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Clearing the Fog – Egypt’s Political Map Two Years After “The Revolution”

Two Years After a Popular Revolution
Egypt’s Political Map: Clearing the Fog
by ESAM AL-AMIN – Counter Punch – 8 February, 2013

If parties from across all of Egypt’s political spectrum agree on one thing, it’s this: the country is currently witnessing the greatest turmoil since Hosni Mubarak’s ouster and is facing massive upheaval with no end in sight. The unity and resolve displayed by millions of Egyptians two years ago when they decisively deposed the authoritarian and corrupt Mubarak regime is long gone. Throughout these tumultuous two years, there emerged two major fault lines across the country’s political class: one that resulted from the revolution, namely the revolutionary vs. the counter-revolutionary groups; and one along ideological grounds, namely the Islamic vs. the secular parties.

All agree that the revolution was launched spontaneously by non-ideological youth groups, who paid the heaviest price and made the biggest sacrifices during the early days of the revolution. Such groups proclaim the mantle of the revolution and maintain that it has been hijacked by better-organized and established groups such as the Muslim Brotherhood (MB) and the Salafis.

The MB, however, asserts that although it did not publicly join the initial protests on January 25, 2011, it immediately joined forces within three days and protected the revolution as the group mobilized its massive membership and supporters across the country, especially during the battle of the camel on February 1, ultimately forcing the surrender of the regime ten days later.

The more conservative Salafi groups, while acknowledging that they were slow in joining the ranks of the revolution, argue that they embraced its objectives and the democratic process unleashed in its aftermath and thus legitimately represent the interests and aspirations of a substantial segment of Egyptian society.

On the other hand, the secular and liberal groups, including the Coptic Church, which are quite wary of the religious groups and are very adamant about limiting the role of Islam in political life, have been very frustrated in seeing decisive electoral victories by the more popular Islamic groups. Since the fall of Mubarak, Egyptians have been to the polls in largely free and fair elections on eight different occasions. And each time the voters decisively favored the Islamist groups.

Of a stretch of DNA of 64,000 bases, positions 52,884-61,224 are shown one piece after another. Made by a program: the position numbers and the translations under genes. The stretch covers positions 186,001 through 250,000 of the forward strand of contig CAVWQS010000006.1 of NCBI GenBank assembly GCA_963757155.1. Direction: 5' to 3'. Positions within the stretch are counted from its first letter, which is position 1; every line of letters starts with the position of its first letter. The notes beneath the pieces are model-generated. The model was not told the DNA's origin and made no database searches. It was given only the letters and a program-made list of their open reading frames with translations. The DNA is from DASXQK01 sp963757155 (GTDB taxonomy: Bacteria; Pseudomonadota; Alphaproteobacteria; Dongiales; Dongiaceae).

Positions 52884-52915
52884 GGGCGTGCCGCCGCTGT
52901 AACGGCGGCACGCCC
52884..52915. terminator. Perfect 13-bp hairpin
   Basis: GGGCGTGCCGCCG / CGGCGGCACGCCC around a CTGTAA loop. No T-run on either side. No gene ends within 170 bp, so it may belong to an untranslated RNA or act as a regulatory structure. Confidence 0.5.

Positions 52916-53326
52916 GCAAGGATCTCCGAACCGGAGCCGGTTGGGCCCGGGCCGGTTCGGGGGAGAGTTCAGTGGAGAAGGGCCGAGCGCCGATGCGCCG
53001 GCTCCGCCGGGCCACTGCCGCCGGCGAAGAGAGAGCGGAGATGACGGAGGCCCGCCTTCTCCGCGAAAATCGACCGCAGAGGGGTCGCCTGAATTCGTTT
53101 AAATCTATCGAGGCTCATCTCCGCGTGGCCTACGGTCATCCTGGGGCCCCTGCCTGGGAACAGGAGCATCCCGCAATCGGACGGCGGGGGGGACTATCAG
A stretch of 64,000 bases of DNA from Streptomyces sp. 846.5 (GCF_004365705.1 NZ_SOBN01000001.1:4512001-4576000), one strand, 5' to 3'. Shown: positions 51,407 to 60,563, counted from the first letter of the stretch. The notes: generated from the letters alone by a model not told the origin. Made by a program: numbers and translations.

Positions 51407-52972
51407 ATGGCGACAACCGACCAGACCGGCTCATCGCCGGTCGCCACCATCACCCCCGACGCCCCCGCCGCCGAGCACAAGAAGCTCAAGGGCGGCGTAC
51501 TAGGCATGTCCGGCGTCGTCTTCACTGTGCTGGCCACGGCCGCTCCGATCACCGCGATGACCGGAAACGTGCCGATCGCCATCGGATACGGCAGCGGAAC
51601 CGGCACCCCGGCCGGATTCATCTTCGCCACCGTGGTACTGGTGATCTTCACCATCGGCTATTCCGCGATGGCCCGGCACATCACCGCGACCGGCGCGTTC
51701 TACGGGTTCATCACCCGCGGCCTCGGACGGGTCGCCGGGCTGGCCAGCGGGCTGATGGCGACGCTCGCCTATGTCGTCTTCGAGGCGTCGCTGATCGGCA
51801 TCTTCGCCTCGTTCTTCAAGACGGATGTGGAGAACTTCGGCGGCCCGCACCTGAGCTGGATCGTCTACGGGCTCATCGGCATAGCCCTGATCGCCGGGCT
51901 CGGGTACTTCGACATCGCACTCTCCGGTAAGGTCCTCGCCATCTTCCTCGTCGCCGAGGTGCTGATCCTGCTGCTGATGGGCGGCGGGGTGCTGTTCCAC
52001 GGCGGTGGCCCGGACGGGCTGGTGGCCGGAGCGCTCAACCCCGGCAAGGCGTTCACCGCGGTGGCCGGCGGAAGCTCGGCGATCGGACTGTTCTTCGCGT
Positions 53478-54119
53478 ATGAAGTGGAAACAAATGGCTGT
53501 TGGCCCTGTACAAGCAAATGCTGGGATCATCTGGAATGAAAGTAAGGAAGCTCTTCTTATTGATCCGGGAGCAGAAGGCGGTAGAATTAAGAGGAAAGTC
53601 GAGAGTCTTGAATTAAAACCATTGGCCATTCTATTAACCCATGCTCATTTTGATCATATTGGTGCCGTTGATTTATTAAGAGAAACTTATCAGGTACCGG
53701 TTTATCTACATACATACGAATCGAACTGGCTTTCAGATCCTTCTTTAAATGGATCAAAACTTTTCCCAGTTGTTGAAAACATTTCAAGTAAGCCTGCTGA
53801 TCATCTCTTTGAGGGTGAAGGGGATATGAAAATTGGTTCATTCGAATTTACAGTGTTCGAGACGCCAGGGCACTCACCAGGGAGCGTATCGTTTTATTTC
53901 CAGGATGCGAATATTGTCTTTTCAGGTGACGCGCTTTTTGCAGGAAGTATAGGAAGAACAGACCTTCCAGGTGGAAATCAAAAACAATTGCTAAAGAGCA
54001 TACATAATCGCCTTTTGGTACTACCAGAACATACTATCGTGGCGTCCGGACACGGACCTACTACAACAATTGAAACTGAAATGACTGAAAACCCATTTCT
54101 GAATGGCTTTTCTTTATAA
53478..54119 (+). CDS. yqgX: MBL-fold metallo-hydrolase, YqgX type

In March 2011, the electorate voted 77 percent for a political process advocated by the Islamists that called for elections before writing a new constitution. Furthermore, between November 2011 and January 2012 Egyptian voters went to the polls four times to choose the upper and lower chambers of parliament. Once again the Islamist parties won over 73 percent of the contested seats. By June 2012 Egyptians went to the polls yet again in two stages to choose a president, eventually electing in a tightly contested race, though narrowly, the MB candidate, Muhammad Morsi. In December 2012, the Egyptian electorate went to the polls an eighth time, approving by a 64 percent majority a new constitution endorsed mainly by the Islamist groups, while strongly opposed by the secularist, liberal, and leftist parties as well as by many revolutionary youth groups.

As the second anniversary of the remarkable and peaceful Egyptian revolution approached in late January 2013, new alliances and coalitions were formed largely as the mistrust had widened between those who support and oppose Morsi, the Islamists’ agenda, or the new constitution. Consequently, new battle lines were drawn in anticipation of the new parliamentary elections scheduled for this spring.

With over 100 registered or declared parties across the country, what is the political map of Egypt two years after the revolution? …more

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